Cast Blog: #TOPCHEF

Barton G: Guest Blogger

Miami restauranteur and caterer Barton G sheds some light on the latest episode.

There are certainly those among us who feel dessert is the most important part of a meal, and dessert dominated this episode causing controversy, conflict and, in the end, calamity for one chef. As Ted Allen pointed out, the challenge said nothing about dessert -- they weren't required to do it, but three, with Dale as the ringleader, took the plunge...and pretty much drowned.
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Was it a mistake to try their collective hands at something outside their area of expertise? Maybe. If it was, it's probably a mistake I would have made too, because a meal is supposed to have a beginning and an end, and that end is traditionally dessert. We in the restaurant business are programmed to think that way — that a four-course meal ends with dessert. So I think they thought it through correctly.

As judges we all acknowledged they took a chance and gave the team points for the difficulty involved. Unfortunately they weren't enough points to make up for the fact that each of their individual efforts was dreadful. All that said, I give them a lot of credit for thinking it through, for making the meal complete. I respected their decision at the time, and after seeing what went on behind the scenes I respect it and Dale, Sara M., and Camille even more. They knew the course was pretty much a disaster, but they presented it with their game faces on. That must have been terribly difficult for them and, like preparing dessert, out of their realm of normal experience. In their own restaurants they would never have let those dishes out of the kitchen knowing that they were so sub-par...let alone have to answer to the people who tasted them and found them so lacking!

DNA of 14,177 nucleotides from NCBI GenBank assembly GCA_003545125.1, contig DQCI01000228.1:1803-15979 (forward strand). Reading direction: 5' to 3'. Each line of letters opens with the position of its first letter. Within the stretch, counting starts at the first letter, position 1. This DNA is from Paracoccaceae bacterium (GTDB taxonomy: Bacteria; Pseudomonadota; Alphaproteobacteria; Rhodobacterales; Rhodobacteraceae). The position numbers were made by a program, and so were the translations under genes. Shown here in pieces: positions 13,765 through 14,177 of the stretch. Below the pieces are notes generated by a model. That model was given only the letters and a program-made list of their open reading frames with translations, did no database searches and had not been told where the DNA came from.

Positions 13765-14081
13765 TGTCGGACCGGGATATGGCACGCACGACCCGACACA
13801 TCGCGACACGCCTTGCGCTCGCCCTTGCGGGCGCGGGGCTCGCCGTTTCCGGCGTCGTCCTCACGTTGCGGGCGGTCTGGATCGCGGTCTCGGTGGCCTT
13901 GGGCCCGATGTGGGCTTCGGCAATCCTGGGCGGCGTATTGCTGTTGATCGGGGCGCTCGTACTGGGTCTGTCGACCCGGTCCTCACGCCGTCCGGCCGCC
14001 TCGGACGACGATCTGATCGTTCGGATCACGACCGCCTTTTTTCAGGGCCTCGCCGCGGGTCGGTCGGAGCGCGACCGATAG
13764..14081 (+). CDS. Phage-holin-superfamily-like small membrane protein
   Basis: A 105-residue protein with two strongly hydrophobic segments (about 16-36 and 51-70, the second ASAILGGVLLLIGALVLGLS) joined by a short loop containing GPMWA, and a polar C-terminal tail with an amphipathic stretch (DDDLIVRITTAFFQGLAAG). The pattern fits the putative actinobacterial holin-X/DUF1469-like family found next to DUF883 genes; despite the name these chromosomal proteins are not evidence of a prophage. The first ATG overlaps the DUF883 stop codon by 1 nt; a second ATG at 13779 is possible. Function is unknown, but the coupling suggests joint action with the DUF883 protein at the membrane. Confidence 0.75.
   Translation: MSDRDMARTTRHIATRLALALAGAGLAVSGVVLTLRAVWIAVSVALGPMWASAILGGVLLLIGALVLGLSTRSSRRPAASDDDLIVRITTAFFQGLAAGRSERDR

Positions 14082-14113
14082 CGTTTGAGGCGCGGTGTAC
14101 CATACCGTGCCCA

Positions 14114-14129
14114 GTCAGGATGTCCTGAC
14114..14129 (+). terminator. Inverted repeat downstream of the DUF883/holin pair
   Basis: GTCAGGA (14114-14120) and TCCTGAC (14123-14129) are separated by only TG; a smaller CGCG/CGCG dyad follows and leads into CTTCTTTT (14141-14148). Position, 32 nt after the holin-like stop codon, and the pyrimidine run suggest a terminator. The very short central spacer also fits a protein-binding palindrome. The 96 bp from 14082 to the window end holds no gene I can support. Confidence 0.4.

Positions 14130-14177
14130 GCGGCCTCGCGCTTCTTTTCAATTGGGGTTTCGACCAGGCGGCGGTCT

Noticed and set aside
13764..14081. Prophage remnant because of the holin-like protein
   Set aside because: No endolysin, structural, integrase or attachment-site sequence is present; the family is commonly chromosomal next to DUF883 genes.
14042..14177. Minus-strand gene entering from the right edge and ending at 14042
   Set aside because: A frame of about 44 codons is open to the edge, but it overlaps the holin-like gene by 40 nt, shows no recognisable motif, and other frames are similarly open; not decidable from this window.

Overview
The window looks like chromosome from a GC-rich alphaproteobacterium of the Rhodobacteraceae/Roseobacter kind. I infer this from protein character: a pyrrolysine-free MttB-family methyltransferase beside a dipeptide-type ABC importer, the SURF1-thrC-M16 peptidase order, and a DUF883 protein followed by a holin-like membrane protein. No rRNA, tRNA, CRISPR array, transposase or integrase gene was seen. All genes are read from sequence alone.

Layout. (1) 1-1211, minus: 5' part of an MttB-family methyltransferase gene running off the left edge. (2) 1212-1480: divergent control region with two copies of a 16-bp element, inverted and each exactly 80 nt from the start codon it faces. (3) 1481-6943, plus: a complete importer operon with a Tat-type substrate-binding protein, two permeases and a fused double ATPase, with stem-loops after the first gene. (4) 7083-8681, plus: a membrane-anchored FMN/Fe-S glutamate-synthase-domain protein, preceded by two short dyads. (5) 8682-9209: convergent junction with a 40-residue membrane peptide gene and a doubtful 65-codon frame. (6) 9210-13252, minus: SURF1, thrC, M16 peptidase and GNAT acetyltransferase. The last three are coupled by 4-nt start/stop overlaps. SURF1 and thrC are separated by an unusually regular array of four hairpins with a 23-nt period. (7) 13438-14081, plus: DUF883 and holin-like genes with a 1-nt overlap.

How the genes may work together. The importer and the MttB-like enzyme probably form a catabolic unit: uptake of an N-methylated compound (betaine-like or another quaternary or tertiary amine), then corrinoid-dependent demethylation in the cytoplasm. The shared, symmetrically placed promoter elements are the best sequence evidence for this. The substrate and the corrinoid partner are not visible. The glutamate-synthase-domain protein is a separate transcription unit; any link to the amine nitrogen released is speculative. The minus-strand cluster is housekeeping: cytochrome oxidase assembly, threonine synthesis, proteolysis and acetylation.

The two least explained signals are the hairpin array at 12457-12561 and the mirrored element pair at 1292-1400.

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Actually, while I was watching this episode it occurred to me that I live Top "Chef" now that I am conducting tastings almost every day for the new restaurant that will occupy the space where the chefs prepared their meals. Of course I've always realized it's nerve-racking for a chef to present a new dish, but I think I now have an even better appreciation of just how tough it must be after seeing the anxiety the contestants endured. And I was reminded about how much talent the "cheftestants" represent. I was impressed that night and even more impressed after seeing the episode and gaining more insight into what they had to deal with, not only in terms of the structure of the challenge, but with regard to personalities.
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All of which brings me to the cream that rose to the top that night. Interesting that it was the beginning and the end of the four courses that captured the judges' collective attention. I think that's often the case with a meal.

In any case, the shrimp course was outstanding. While Brian told us they had decided on scallops and then had to switch to shrimp, I had no idea just how set on scallops they had been. It seemed like scallops were the first ingredient anyone mentioned. They adjusted really well on the fly. That sort of thing speaks to me, because I'm the king of "on the fly"!